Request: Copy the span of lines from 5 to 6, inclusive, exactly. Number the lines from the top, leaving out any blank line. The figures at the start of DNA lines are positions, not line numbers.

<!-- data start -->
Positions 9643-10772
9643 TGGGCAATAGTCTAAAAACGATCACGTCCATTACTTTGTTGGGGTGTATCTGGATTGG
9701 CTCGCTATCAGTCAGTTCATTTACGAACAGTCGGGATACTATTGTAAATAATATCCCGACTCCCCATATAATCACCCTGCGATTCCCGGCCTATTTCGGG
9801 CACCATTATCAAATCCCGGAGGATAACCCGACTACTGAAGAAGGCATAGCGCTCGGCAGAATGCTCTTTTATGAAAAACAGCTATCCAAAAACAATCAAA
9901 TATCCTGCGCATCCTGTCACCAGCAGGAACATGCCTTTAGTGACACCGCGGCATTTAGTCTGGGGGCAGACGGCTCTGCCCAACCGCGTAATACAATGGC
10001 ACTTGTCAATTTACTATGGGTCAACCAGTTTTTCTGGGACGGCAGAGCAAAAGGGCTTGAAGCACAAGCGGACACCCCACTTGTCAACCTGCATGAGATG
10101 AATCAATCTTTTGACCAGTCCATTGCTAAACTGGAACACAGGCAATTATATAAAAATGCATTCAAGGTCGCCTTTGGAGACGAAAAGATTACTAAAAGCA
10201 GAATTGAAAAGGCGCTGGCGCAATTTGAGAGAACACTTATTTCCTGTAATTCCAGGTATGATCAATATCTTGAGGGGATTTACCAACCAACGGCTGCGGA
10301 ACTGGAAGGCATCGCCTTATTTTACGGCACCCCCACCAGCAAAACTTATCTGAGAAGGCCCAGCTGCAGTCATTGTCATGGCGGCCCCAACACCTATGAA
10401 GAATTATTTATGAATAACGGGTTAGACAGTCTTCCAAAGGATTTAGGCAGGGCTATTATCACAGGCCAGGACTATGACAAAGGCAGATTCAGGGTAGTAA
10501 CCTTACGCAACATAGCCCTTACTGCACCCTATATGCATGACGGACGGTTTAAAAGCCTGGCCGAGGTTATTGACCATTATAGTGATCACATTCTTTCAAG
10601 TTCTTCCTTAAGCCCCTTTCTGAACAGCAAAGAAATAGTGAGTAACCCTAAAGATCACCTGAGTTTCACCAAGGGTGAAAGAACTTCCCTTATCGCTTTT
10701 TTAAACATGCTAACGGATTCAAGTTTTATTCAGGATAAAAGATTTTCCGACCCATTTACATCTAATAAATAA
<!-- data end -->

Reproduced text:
9901 TATCCTGCGCATCCTGTCACCAGCAGGAACATGCCTTTAGTGACACCGCGGCATTTAGTCTGGGGGCAGACGGCTCTGCCCAACCGCGTAATACAATGGC
10001 ACTTGTCAATTTACTATGGGTCAACCAGTTTTTCTGGGACGGCAGAGCAAAAGGGCTTGAAGCACAAGCGGACACCCCACTTGTCAACCTGCATGAGATG